In this back-to-basics blog series, we aim to bust common misconceptions about EU and UK data protection laws and give you some insight into what you can really expect when complying with these regulations in your day-to-day jobs.
Myth: Data protection law stops all organisations and businesses from sharing personal data.
Wrong! Data protection law enables organisations and businesses to share personal data securely, fairly, and proportionately. The ICO’s Data Sharing Code of Practice provides guidance, alongside practical tools, to help organisations be confident they can share data within the law.
Myth: Data protection law prevents organisations from sharing personal data with the police.
Wrong! When the police ask organisations for information to help them investigate, prevent, detect, or prosecute a crime, UK data protection laws enable appropriate data sharing to take place. This means you can choose to share the data, but you don’t have to.
Myth: Consent is always needed to share people’s data with another organisation.
Wrong! You can usually share without consent if you have a good reason to do so and it is often inappropriate to rely on consent. Banks share data for fraud protection purposes, insurance companies request information for claims, and local authorities need personal data to process council tax bills – none of these examples use consent as a lawful basis to share personal information. EU and UK Data protection laws provide other lawful bases that may be more appropriate than consent.
Myth: ‘Personal data’ means any information relating to an identified natural person, i.e., someone who can be identified, directly, in particular by reference to an identifier such as a name.
Wrong! ‘Personal data’ means any information relating to an identified or identifiable natural person i.e., someone who can be identified directly or indirectly, by reference to an identifier such as a name, an identification number, location data, an online identifier, or to one or more factors specific to the physical, physiological, genetic, mental, economic, cultural or social identity of that natural person.
Myth: Data protection law is completely harmonised across the EU after GDPR.
Wrong! Although a key rationale of the GDPR was to harmonise data protection law across the EU, certain aspects of the GDPR are supplemented by domestic law and specifically allows for divergence in particular areas. One example is the age of consent (i.e., the age at which a child is able to give their consent to data processing): while GDPR sets this at 16, Member States can choose to lower this (to no younger than 13), as the UK has done.
Myth: ePrivacy law (e.g., rules re email marketing and cookies ) are completely harmonised across the EU.
Wrong! These rules are set out in a distinct EU Directive (not the GDPR). Unlike a Regulation, a Directive is not directly applicable in each Member State and must be implemented through domestic law in order to take effect. For this reason, direct marketing requirements, although similar, differ across the EU and the UK.
Myth: “I’m not processing personal data, so the GDPR doesn’t apply”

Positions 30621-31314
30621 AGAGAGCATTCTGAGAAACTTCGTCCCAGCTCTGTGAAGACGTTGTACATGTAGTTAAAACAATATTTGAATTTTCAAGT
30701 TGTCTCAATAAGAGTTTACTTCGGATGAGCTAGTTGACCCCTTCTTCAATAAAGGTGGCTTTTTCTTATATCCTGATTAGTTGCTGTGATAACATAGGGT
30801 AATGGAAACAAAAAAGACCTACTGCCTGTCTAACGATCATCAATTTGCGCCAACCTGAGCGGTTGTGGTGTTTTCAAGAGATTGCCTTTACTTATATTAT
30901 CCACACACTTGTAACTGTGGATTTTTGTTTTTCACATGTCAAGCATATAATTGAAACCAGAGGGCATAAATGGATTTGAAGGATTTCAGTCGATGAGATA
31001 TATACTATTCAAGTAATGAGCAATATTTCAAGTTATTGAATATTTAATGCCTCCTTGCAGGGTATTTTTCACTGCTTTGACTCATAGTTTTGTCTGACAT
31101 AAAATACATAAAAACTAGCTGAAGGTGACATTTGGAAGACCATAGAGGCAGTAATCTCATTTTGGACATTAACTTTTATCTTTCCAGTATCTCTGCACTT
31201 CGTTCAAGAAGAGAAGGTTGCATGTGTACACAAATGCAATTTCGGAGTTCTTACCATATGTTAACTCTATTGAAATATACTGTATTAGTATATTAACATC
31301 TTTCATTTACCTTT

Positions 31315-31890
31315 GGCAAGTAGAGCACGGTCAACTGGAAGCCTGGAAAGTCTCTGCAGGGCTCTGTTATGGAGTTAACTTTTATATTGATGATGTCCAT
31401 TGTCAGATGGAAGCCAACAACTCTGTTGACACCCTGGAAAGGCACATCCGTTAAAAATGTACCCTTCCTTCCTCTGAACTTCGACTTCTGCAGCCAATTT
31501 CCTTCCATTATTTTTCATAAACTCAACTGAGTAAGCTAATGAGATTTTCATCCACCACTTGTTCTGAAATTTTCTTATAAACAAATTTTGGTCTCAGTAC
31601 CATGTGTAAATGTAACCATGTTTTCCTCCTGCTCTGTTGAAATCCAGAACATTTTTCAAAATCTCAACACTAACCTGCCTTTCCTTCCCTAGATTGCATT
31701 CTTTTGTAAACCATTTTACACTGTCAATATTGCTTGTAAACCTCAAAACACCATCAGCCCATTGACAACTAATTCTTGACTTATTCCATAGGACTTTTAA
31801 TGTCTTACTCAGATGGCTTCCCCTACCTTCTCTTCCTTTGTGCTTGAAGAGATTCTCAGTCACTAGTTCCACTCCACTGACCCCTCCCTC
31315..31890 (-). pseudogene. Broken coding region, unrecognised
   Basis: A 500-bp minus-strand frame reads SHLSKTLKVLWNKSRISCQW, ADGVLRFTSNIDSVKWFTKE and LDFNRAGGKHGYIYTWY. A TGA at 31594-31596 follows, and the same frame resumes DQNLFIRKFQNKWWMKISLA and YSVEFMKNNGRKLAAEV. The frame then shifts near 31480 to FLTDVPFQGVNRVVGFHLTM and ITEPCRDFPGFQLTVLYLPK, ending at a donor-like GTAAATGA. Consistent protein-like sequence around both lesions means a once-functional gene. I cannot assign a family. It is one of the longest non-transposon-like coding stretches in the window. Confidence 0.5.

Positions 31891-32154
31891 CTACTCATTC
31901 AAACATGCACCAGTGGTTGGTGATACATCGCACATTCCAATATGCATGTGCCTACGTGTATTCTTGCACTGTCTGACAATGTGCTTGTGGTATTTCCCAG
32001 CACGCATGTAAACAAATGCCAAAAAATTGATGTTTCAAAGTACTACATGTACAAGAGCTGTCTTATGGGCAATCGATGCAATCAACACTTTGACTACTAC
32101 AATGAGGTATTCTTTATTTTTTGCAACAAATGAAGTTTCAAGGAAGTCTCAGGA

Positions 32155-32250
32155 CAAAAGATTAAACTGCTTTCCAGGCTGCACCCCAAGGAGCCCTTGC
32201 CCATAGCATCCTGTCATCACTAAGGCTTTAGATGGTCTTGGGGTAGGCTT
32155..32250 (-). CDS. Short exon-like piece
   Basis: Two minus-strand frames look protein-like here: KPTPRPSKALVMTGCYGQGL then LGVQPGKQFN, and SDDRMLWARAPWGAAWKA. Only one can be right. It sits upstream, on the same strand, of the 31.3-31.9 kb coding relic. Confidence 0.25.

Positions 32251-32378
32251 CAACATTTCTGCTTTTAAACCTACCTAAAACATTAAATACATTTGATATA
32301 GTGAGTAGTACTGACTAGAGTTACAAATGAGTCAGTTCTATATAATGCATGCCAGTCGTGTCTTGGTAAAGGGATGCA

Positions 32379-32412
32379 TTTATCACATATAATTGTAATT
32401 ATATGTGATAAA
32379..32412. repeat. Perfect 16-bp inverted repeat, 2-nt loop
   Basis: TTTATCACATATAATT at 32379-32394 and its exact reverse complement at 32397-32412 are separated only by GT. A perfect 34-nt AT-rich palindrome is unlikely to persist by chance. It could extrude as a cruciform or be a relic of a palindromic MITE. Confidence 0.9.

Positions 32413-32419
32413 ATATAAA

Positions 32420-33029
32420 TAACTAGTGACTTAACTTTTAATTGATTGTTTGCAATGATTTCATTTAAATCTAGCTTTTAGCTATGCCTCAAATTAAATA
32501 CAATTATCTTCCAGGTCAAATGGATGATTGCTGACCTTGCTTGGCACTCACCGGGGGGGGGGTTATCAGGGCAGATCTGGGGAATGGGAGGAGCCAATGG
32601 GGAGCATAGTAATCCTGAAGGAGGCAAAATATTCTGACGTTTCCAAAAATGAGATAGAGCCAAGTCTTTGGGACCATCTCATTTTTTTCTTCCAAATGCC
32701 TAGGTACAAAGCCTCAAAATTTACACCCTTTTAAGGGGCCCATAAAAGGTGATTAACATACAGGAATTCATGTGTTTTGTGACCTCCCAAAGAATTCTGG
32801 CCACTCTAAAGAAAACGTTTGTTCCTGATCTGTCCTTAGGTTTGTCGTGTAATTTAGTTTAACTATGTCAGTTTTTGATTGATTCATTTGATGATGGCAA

Wrong! Article 4 GDPR says ‘processing’ means any operation or set of operations which is performed on personal data or on sets of personal data, whether or not by automated means, such as collection, recording, organisation, structuring, storage, adaptation or alteration, retrieval, consultation, use, disclosure by transmission, dissemination or otherwise making available, alignment or combination, restriction, erasure or destruction.
So, basically, anything done with personal data is ‘processing’, and the GDPR will apply.
Myth: “We’ve removed the individual’s name and assigned them a number instead – we don’t know who they are anymore, so this isn’t personal data”
Wrong! This process of coding personal data (so that it can no longer be attributed to an individual without the use of additional information) is known as pseudonymisation. While this can be a helpful security and privacy risk management measure, it does not bring the data set outside the scope of EU/UK GDPR: pseudonymised data is still personal data. (Only where data is anonymised i.e., it does not relate to an identified or identifiable individual, will it no longer be personal data).
Myth: The rules about international data transfers don’t apply when transferring personal data to another company in the same group.
Wrong! The transfer rules apply where the receiver is a separate controller or processor and legally distinct from the sender, including separate companies in the same Group.
Hopefully, by covering some of the biggest myths surrounding EU and UK data protection laws, we have given you a clearer picture of what is expected when dealing with confidential data in any capacity.
If any of the myths raised in this article have highlighted any gaps in your policies or understanding, don’t panic. Here at norm., we offer total business protection, providing award-winning cyber security and giving our clients peace of mind that they remain compliant and protected with all EU and UK data protection laws and legislation.
Contact our team for more information or enquire online now to ensure your business is protected.
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